Goodwiches: On Hearty Veggie Wraps and Healing through Food

The New York Goodwich: A Nutrition-Packed Veggie Wrap

We set out to start blogging more authentically, and, specifically, focusing on how food and cooking became a form of bonding for us as we got to know each other as a birthmother and daughter. Most mothers and daughters don’t have to “get to know each other” as a deliberate act – it unfolds over the course of a lifetime, and much of that unfolding involves nurturing and literally nourishing one’s child. And naturally, much of that takes place in the kitchen. So for Donna and I, it was (and still is) a  template for the way we’ve been making up for lost time.

And really, sometimes, we’re just going to share some recipes because they’re just plain good, no backstory required.

But here’s the thing: if we’re going to be talking about authentic writing + food, there’s more to that equation than just the love and nurturing and connecting. Yes, we all absolutely do connect with one another through food, and we all have emotional connections with food because of that. And most of the time, in most ways, this is a beautiful thing. But emotional connections are imperfect, as is anything in this imperfect world, and therefore, our relationship with food itself is not always going to be healthy.

This is a part of my (Anne’s) story that I haven’t talked about much publicly, let alone in a food blog platform. What? Talking about eating disorders on a food blog? Aren’t food blogs supposed to be about the awesome FOOD, along with fabulous photography and engaging writing? Why bring up such an uncomfortable topic?

Well, I bring it up because it underscores what a revelation it was to me, truly, to be connected with someone who loves food and relates to it in much the same way I do, as it was when I met my birthmother. To have that love for food be transformed into something not shameful, greedy, indulgent in the worst kind of pejorative (because the latter was the way I felt for decades), well, it has been nothing less than life-changing.

I will give you the Cliffs Notes version, rather than the Lifetime Movie of the Week version, but in a nutshell: My early adult professional life was spent as a dancer, which in turn meant that my formative years were spent in a dance studio, which in turn meant that the odds of developing an eating disorder were relatively high. I did not beat those odds. I spent years struggling with food, primarily as a bulimic but with an aggressive bout of anorexia at the very beginning. My adolescence was consumed, in many ways, by my obsession with weight and food. It took well into my twenties for me to start to attain some equilibrium, though, to be honest, neurotic tendencies still pop up from time to time. In the intervening years, eating disorders started being discussed more openly and now aren’t nearly as stigmatized, thankfully, which has also been a help.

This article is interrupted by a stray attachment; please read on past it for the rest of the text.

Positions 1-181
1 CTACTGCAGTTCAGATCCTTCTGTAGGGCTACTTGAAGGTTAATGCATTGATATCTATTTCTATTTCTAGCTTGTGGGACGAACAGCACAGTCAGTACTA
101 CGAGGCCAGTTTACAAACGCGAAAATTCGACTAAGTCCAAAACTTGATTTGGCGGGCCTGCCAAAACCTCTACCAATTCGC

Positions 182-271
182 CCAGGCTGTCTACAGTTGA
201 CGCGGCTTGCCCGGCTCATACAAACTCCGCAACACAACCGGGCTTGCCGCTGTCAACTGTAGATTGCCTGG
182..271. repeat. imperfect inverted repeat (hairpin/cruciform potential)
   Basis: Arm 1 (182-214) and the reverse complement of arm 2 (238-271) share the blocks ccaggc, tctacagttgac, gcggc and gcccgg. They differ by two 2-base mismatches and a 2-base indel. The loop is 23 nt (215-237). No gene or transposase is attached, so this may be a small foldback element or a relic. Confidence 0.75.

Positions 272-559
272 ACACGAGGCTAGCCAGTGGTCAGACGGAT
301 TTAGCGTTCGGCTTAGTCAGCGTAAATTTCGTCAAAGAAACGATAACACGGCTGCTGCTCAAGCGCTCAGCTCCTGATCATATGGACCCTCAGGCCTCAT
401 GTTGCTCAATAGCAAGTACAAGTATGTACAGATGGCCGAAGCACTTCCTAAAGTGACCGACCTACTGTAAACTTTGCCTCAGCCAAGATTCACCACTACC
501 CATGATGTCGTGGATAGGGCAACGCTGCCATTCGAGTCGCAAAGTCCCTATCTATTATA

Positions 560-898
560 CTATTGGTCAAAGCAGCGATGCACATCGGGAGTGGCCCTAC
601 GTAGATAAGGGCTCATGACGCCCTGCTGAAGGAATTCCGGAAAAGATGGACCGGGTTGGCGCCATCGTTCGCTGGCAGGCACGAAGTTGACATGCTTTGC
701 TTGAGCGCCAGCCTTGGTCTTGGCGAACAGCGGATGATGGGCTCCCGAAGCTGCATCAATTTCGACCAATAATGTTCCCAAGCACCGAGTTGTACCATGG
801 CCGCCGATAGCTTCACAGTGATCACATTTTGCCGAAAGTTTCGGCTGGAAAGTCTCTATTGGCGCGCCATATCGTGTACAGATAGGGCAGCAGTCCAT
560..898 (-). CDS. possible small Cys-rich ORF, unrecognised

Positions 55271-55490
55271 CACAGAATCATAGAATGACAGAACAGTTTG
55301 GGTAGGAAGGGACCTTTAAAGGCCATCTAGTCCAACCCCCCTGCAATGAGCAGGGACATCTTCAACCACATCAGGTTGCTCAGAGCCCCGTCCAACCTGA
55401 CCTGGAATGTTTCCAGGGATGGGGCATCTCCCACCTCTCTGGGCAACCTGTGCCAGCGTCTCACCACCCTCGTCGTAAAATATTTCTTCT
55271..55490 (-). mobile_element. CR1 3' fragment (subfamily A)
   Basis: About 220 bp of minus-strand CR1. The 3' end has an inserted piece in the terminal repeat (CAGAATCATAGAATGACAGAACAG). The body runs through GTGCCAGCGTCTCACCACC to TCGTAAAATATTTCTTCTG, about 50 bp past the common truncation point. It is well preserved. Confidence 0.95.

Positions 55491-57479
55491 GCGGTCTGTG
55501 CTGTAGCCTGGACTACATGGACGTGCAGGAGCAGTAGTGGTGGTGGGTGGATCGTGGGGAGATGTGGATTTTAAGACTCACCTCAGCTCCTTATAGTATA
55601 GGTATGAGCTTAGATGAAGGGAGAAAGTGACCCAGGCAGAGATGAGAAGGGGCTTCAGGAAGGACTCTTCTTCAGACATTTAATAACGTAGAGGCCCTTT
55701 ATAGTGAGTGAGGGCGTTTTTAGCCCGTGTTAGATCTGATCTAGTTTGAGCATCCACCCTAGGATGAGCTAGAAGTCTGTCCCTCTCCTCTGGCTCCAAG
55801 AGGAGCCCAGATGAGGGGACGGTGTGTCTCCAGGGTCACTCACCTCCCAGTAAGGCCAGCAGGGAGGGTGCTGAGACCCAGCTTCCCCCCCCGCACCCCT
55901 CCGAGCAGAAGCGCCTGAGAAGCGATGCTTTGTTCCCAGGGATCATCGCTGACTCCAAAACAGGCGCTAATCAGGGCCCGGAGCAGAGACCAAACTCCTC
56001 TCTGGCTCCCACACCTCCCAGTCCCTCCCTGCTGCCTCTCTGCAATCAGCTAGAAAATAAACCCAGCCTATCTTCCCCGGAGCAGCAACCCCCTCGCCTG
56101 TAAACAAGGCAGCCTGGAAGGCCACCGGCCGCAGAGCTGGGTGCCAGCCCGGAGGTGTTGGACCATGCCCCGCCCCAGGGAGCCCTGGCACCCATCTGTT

The strongest influence in my disorder was certainly the competitiveness of the dance world, but there were familial factors as well. I was raised by a family I love very much – and no one in my adoptive family could be considered a food lover. My mom (my wonderful adoptive mom) was interested in food only insofar as it was necessary for survival, for the most part. She wasn’t a terrible cook, it just wasn’t something she particularly cared about; it was no different than cleaning or doing the laundry. It was a chore to complete.  And in contrast, my love of food and my naturally voracious appetite always carried with it some sense of shame, especially once my fixation on weight loss entered the picture. So, years later, to find that there was possibly something innate in all this, and to find someone who reflected my own passion – it was the kind of validation I never thought I would ever receive.

You might be wondering, at this point, “Yeah, yeah, very touching. What the heck does any of this have to do with the tasty-looking wrap in the picture?”

So it was about 1987. For months, I had been living on 600 calories a day, painstakingly recorded in a notebook down to the last packet of Equal (4 calories, by the way), along with the rigors of daily dance classes and rehearsals. I had dropped down to about 103 pounds, which, on my mesomorphic frame, was a pretty perilous place. People were starting to whisper and worry, especially my mother, who felt very concerned but had no idea where to even begin to address it.

One weekend, my mother, sister and I went skiiing – one of the perks of living in Colorado was growing up on skis, so I can ski as casually as most can jump on a bike for a ride. Anyway, after only a couple of runs, I was so cold that it was actually painful, excruciatingly so. It wasn’t any sort of unusual temperature – no one else was bothered at all. My fat stores had just dropped so low that I had next to no insulation. I felt like I was on the verge of frostbite, and was in tears by the time we got off the chairlift for the third time.